Jezurus, Squishy and Smiler65 like this.
  17. Jezurus

    Jezurus Gravity Guru

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    That is def something to think about, the problems you mention never crossed my mind, I am not the most gracefully human so If there is something I can hit or mess up ussuallyI will! I would like the Mac valve to be on all my brushes so the separate one makes more sense, Thanks for the info!
  18. Ronald art

    Ronald art Detail Decepticon! Very Likeable!

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    it all comes down to the hand that holds the brush , being a Iwata lover and user myself I would go for a HP any day , but no matter how good your brush is if the hand that controls it hasnt got the experience it wont make a difference
  19. larz313

    larz313 Gravity Guru

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    I have 4 Badger airbrushes in my arsenal. The 105, 155, Velocity Jet, and the 20/20. I also have a Master G22 with the .3 standard setup. I did a comparison between the 105 and the G22 and for how I mix my paint the G22 does better honestly. But I'm not that experienced so I know I have to play more. The 105 works great for me too. But again, based on what I do, I'm actually going to get the super fine conversion kit for it. I'm in the same boat as you. My finger hovers over the buy button on a CS almost daily. LOL. But in my opinion, converting the 105 will put it in the CS range of work for less money.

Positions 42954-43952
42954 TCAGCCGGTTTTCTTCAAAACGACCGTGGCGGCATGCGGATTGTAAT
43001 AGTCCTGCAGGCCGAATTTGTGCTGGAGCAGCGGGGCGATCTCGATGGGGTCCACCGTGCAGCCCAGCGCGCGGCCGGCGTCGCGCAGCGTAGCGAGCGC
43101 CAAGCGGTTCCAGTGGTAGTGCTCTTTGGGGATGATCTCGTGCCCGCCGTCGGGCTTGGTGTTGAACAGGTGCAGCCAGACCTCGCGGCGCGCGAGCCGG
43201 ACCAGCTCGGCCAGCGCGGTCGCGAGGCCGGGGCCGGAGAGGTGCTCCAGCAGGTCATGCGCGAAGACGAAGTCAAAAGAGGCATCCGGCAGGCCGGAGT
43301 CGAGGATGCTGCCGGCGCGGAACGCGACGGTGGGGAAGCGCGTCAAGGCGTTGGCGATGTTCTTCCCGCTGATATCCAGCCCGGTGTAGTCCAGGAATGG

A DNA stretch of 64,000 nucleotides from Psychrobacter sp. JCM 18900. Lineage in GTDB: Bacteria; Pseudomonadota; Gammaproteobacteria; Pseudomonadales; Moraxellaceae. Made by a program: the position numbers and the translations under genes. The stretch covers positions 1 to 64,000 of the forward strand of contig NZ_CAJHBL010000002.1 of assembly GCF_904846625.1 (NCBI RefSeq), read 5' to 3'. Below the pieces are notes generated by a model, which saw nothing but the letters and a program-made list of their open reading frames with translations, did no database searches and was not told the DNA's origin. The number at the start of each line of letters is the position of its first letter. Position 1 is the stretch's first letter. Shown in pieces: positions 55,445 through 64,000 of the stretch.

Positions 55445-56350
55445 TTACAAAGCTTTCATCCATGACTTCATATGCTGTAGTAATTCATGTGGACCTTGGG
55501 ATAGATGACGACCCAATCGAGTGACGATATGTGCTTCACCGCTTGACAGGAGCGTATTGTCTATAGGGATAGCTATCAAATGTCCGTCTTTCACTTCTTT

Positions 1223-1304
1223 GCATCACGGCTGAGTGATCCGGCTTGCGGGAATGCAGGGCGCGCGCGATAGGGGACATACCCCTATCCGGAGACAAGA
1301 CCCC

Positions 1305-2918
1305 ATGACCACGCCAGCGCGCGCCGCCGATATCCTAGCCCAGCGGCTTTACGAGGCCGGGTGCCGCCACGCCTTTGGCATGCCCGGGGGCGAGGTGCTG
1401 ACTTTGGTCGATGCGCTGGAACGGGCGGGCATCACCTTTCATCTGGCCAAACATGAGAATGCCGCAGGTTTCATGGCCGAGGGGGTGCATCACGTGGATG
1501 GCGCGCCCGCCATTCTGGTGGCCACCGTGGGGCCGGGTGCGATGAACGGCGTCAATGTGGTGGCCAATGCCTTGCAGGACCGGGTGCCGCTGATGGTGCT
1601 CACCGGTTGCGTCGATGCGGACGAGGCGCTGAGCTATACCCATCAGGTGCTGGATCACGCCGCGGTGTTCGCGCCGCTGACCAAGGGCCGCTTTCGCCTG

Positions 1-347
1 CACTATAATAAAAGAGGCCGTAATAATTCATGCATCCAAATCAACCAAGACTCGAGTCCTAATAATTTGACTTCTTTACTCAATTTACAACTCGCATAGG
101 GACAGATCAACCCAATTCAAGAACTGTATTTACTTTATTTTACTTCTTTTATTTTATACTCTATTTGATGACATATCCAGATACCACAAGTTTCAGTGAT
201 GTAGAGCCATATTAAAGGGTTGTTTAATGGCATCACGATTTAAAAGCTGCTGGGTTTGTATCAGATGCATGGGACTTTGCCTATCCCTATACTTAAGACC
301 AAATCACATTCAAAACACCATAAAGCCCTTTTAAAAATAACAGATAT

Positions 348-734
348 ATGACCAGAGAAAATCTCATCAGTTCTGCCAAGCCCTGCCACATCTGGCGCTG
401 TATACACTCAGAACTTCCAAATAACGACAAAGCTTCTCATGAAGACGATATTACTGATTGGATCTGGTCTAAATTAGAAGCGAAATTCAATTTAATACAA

20. Nada

    Nada Air-Valve Autobot!

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    Nothing wrong with either of the brushes you bought. There thats angel me.

    The hp cs is an outstanding brush, i can honestly get as fine w it as my badger krome. Trigger on the krome is better, spring on the iwata as from the factory is stiff for me, so i changed mine before i even used it. I havent regretted my iwata purchase once. I havent regretted my krome either although i may sell the krome if i get an olympos.